Nigeria Ends 7-Month Suspension of Twitter
In June 2021, President Muhammadu Buhari accused the company of double standards and supporting secessionists in Nigeria.
On Wednesday, the Nigerian government ended its suspension of Twitter, seven months after it halted the operation of the California-based microblogging platform in Africa's most populous country.
The lifting of the ban in Nigeria would take effect from 12 a.m. local time on Thursday after the U.S. company had agreed to meet all the conditions set by the Nigerian government, said Kashifu Abdullahi, the director of the National Information Technology Development Agency.
"The Federal Government of Nigeria directs me to inform the public that President Muhammadu Buhari has approved the lifting of the suspension of Twitter operation in Nigeria," said Abdullahi, who also participated in the government's negotiations with Twitter.
The Nigerian government suspended the operations of Twitter on June 5, 2021, two days after it accused the social networking company of double standards and supporting secessionists in the west African country.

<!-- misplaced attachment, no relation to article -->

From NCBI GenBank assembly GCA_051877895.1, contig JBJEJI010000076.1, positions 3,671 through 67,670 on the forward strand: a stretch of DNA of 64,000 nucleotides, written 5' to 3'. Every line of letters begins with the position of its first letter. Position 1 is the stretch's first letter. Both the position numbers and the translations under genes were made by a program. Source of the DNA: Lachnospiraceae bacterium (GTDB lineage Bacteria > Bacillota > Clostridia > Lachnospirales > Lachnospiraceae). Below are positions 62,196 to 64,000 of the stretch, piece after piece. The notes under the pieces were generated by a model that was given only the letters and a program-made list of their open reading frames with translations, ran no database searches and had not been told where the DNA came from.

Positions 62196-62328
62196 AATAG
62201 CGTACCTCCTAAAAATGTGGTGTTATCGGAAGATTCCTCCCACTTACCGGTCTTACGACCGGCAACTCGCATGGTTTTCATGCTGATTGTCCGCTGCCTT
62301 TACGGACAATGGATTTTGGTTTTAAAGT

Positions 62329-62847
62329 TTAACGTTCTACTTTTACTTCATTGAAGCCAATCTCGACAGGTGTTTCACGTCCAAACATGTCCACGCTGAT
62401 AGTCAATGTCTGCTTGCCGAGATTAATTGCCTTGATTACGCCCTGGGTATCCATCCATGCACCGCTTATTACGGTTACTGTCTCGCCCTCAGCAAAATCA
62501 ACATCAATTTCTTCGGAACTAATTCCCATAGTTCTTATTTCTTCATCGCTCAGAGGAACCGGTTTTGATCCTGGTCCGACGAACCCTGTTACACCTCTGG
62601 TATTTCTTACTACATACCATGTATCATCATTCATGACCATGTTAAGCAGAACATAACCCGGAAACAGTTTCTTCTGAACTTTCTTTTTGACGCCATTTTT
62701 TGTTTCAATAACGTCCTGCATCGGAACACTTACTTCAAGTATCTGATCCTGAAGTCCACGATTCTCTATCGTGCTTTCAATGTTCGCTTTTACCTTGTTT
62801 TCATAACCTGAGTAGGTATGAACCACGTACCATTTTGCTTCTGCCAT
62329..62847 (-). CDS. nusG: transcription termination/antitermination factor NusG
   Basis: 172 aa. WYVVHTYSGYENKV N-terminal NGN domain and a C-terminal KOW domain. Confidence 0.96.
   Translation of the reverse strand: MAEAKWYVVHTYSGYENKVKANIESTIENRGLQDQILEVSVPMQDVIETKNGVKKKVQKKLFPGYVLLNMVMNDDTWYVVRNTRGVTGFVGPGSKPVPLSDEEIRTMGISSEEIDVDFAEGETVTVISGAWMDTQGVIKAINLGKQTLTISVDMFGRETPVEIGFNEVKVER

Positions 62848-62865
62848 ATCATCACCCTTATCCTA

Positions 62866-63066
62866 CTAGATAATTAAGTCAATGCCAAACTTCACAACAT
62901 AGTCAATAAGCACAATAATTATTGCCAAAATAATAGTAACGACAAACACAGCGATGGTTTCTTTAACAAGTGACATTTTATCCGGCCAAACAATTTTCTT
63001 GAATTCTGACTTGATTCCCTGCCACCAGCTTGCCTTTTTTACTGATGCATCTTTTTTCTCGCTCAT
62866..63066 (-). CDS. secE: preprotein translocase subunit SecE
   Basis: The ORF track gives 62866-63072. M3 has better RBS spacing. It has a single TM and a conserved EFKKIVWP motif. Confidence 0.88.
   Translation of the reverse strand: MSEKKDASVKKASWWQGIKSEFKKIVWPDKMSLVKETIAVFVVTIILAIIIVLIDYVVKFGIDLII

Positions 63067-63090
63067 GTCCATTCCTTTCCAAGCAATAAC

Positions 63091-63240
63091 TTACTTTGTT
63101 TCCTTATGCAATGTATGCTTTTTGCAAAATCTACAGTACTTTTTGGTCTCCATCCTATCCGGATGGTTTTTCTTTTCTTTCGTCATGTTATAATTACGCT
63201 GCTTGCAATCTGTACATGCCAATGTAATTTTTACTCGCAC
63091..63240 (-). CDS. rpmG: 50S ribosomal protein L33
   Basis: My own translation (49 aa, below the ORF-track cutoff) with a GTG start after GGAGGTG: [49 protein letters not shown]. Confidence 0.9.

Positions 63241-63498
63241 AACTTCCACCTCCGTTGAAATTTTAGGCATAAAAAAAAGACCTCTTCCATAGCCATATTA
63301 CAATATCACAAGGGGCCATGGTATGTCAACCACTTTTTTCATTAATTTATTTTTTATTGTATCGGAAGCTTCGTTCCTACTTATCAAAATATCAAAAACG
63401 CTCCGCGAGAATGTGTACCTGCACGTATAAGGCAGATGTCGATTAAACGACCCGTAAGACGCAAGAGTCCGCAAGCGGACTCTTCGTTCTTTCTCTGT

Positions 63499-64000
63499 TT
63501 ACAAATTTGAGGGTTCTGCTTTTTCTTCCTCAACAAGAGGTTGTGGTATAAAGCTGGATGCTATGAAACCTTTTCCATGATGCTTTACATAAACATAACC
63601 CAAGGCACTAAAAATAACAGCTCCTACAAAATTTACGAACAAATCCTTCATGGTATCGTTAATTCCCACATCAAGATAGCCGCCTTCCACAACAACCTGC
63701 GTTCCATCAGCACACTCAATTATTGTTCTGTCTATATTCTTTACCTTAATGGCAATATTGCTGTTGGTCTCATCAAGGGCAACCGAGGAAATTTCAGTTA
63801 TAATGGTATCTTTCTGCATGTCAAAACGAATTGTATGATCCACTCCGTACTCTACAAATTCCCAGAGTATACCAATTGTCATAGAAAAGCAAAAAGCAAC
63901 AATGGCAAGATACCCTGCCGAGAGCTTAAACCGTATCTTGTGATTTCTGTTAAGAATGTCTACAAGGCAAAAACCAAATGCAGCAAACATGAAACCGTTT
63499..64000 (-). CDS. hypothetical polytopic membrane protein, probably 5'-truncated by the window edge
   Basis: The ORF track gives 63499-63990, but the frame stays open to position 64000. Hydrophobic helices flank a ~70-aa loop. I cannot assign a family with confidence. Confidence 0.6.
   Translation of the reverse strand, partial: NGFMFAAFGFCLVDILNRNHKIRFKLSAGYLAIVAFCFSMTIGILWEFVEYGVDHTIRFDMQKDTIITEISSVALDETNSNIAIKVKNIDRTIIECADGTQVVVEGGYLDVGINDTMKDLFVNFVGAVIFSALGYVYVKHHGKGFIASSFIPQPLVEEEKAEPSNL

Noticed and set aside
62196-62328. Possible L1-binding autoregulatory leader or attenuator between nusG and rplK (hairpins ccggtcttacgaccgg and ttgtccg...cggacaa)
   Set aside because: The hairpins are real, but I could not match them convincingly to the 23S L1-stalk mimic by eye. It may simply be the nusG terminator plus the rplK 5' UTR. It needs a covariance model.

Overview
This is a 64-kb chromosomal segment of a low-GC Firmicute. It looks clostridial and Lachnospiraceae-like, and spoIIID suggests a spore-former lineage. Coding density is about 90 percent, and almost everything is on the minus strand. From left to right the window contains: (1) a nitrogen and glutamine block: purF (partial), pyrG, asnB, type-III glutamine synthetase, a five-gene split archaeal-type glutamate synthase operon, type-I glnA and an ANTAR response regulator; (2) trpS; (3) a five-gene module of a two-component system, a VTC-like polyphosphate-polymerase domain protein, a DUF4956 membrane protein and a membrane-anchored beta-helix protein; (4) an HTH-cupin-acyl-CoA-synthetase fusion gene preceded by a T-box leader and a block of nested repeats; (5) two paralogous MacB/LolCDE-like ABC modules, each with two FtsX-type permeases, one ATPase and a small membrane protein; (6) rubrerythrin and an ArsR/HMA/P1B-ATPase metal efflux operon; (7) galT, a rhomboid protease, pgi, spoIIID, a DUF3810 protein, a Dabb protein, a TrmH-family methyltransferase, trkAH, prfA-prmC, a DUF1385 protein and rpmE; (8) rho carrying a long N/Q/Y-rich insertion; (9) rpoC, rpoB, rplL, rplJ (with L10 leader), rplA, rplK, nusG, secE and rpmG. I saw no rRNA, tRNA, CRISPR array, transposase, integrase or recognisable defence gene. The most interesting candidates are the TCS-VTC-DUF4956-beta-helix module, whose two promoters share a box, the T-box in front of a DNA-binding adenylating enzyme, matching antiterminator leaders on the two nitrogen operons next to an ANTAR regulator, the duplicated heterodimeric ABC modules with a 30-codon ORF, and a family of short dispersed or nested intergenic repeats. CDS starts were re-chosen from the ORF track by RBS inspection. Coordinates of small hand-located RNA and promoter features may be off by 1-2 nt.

Never forget. This is the tweet that got Twitter banned in Nigeria. A war criminal got in his feelings because a private platform deleted his genocidal tweet and decided to ban the app for millions of citizens. A shameless piece of graceless filth. pic.twitter.com/z0ycTMcA8M— ULOMA (@ulxma) January 12, 2022
Information Minister Lai Mohammed said at the time that the suspension was indefinite, citing "the persistent use of the platform for activities that are capable of undermining Nigeria's corporate existence."
Nigerian and Twitter representatives have been in negotiations since then over a number of key issues including national security and cohesion, Twitter's registration, the company's physical presence and representation in Nigeria, as well as a dispute resolution.
On Oct. 1, Buhari said he had directed the ban of Twitter's operations in the country be lifted, but only if certain conditions outlined by the government were met. His administration made the decision after Twitter reached out to the government to resolve the impasse.